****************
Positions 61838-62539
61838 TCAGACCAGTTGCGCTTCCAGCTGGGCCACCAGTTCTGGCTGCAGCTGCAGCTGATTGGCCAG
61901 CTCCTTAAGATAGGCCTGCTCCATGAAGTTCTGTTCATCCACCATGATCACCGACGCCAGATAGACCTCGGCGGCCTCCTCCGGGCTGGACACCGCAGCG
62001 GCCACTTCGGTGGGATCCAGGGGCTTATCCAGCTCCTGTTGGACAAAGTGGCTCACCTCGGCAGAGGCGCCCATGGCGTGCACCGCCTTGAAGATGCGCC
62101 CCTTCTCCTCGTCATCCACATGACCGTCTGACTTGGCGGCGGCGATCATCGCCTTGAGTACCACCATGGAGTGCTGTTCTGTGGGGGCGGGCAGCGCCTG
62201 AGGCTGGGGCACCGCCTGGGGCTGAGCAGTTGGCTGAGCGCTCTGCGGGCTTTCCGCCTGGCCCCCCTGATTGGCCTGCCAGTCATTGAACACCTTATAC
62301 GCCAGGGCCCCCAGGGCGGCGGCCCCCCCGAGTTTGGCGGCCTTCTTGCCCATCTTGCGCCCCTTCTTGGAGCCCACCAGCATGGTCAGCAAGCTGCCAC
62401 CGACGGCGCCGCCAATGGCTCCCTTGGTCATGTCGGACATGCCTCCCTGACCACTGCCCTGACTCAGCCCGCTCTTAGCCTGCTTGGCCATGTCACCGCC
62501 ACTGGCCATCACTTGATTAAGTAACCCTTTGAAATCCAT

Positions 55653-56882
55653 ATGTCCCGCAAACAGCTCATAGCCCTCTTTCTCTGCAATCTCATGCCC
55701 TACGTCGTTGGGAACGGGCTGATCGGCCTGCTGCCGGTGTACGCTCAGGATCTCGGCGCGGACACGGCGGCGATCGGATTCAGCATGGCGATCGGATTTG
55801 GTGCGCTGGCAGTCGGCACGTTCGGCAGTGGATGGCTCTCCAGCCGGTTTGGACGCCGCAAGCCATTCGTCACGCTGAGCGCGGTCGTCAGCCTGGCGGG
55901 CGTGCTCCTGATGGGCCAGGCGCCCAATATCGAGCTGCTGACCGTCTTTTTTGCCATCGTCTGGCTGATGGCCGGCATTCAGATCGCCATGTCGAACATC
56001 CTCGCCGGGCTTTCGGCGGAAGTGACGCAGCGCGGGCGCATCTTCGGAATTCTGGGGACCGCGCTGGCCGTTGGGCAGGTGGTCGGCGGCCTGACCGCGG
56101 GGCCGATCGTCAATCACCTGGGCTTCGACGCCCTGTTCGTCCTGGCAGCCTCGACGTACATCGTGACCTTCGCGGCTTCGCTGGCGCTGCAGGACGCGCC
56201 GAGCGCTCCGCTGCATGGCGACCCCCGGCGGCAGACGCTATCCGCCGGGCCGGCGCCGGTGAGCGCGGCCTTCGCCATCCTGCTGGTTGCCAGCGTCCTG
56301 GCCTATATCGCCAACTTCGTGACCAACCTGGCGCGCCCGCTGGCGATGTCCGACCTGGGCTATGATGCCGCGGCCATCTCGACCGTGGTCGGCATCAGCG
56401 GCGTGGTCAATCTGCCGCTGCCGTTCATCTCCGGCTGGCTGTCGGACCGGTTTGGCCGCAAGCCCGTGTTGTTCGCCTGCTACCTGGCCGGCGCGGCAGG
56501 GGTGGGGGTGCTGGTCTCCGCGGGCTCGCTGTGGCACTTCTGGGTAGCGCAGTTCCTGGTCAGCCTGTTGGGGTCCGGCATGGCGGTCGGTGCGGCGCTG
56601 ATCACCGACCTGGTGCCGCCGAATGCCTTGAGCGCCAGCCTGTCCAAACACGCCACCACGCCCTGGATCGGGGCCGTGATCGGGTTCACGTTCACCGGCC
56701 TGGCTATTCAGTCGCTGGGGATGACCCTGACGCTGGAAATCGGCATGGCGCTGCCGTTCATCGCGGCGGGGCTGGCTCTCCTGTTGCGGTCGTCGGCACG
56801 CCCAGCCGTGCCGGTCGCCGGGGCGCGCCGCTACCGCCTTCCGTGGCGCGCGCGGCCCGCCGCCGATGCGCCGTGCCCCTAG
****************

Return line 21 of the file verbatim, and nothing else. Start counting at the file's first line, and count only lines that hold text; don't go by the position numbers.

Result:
56601 ATCACCGACCTGGTGCCGCCGAATGCCTTGAGCGCCAGCCTGTCCAAACACGCCACCACGCCCTGGATCGGGGCCGTGATCGGGTTCACGTTCACCGGCC